Motivated by the existence of a gender gap in math in many countries, the dynamics and underlying causes behind the gender gap using detailed microdata in Chile was investigated. The roles played by parents, classroom environments including teacher's gender and class composition, and individual characteristics of the students were explored. Similarly, controlling for school, and even class, fixed effects does very little to the gender gap, suggesting that sorting across schools or classes is not what causes this gap. A unique feature of the data from Chile is the ability to measure self-assessed ability in math in boys and girls in fourth grade. What is perhaps surprising is that even conditional on math scores, across the wide range of questions, girls are much more likely to be pessimistic about their math abilities. Boys are 10% more likely to say that they are good at math and 9% more likely to say that they get good grades in math without studying much. Class size has a small negative effect on girls and a small positive effect on boys in fourth grade and a small positive effect on both sexes in eighth grade, even controlling for school fixed effects.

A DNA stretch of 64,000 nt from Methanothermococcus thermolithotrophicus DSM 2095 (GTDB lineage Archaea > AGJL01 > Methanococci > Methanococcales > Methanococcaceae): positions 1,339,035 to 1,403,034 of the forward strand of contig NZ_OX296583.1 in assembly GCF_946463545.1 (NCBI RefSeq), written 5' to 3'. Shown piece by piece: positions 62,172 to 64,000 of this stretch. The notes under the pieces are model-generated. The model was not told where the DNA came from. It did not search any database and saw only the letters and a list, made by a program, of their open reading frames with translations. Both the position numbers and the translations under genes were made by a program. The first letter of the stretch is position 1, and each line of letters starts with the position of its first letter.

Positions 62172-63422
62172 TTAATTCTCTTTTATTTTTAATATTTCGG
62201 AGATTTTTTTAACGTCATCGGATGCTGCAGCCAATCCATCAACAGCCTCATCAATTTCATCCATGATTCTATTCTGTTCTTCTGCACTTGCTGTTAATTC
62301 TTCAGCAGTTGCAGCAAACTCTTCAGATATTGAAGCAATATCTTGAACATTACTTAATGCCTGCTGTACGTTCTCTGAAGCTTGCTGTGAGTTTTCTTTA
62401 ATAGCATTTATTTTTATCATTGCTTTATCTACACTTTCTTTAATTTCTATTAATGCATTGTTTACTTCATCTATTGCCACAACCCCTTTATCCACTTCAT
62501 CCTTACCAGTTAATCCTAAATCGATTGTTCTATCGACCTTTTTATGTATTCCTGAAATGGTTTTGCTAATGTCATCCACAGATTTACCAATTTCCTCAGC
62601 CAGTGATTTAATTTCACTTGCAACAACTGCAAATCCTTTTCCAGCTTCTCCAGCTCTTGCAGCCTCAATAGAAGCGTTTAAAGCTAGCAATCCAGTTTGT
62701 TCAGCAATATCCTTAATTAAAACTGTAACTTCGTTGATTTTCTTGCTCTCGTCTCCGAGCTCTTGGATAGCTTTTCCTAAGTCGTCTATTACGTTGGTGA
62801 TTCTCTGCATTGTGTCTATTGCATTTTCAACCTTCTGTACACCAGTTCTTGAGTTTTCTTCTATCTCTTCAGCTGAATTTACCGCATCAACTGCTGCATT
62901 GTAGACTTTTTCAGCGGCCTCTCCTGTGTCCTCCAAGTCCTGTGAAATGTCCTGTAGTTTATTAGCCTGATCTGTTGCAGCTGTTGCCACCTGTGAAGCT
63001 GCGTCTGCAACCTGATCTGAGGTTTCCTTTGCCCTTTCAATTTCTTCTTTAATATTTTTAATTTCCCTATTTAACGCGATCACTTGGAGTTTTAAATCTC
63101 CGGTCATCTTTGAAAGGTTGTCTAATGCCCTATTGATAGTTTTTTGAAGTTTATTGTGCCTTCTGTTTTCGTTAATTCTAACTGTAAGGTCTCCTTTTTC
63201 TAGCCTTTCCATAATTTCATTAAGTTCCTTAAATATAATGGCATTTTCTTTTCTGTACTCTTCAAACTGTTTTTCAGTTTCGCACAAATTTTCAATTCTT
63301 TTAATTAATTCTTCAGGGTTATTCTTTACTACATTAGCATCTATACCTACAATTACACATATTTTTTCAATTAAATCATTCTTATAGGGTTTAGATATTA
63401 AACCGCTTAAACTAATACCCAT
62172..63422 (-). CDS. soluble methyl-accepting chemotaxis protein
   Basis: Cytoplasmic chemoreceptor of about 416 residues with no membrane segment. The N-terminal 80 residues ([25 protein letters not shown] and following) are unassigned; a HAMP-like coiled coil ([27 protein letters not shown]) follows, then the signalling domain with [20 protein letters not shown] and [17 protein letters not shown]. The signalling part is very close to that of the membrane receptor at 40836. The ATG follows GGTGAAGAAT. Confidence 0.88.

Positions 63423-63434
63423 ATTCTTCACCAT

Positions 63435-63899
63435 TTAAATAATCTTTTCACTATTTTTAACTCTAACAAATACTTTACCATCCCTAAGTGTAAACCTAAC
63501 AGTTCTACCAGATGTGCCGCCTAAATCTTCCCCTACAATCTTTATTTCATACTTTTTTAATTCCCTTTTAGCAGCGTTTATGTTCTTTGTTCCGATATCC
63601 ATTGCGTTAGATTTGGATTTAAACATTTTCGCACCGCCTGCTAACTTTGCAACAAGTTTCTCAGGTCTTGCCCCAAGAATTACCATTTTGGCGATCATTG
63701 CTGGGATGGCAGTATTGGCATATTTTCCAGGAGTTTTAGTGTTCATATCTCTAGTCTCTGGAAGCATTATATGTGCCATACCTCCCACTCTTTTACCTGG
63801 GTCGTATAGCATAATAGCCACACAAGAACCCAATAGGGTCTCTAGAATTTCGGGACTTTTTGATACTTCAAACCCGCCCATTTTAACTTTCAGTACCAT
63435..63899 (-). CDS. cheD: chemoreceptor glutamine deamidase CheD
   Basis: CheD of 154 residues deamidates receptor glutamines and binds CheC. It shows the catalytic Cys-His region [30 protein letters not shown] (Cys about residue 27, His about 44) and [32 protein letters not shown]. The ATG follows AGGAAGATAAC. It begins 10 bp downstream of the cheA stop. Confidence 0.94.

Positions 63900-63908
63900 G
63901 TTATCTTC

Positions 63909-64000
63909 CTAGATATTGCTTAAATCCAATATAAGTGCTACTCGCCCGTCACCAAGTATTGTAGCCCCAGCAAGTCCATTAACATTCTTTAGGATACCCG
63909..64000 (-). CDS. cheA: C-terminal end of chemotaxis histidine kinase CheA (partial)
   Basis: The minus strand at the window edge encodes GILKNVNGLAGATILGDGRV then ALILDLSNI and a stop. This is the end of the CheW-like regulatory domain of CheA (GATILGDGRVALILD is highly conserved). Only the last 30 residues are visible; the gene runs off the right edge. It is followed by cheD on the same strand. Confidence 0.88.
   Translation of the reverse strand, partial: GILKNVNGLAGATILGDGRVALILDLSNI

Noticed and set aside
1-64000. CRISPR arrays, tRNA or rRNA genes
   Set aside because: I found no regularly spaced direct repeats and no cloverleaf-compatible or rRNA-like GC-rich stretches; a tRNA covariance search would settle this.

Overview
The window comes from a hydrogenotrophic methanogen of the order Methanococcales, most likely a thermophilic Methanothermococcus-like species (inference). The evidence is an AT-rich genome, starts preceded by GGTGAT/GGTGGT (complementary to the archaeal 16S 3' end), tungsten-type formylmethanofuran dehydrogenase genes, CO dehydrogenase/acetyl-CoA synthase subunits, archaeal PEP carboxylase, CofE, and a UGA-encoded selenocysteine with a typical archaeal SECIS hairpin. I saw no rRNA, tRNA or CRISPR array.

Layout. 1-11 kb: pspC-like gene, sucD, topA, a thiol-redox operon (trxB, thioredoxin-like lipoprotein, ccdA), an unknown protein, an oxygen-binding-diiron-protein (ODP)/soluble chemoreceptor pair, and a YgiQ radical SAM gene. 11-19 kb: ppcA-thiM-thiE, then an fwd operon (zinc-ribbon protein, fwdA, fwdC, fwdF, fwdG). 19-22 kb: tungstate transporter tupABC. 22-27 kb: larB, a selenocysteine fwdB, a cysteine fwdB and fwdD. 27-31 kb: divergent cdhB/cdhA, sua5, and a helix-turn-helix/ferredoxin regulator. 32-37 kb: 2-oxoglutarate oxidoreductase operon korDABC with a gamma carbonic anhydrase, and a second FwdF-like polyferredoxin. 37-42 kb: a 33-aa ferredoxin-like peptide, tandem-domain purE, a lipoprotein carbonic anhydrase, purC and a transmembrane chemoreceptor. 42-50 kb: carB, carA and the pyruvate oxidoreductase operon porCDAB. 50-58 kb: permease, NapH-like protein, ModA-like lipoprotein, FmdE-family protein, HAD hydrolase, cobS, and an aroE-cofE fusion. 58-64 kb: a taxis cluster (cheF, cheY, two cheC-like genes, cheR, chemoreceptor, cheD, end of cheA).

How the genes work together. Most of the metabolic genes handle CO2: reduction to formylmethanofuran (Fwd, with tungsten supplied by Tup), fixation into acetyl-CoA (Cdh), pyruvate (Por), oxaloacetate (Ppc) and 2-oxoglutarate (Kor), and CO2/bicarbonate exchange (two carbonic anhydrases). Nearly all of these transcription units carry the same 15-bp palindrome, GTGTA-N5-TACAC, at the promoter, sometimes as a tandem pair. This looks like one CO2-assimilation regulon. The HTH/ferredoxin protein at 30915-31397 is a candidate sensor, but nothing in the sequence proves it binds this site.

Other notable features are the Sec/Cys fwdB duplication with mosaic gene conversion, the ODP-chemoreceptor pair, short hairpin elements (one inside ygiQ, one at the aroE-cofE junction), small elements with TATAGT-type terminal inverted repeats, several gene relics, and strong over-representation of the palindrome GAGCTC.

All Science Journal Classification (ASJC) codes
- Economics and Econometrics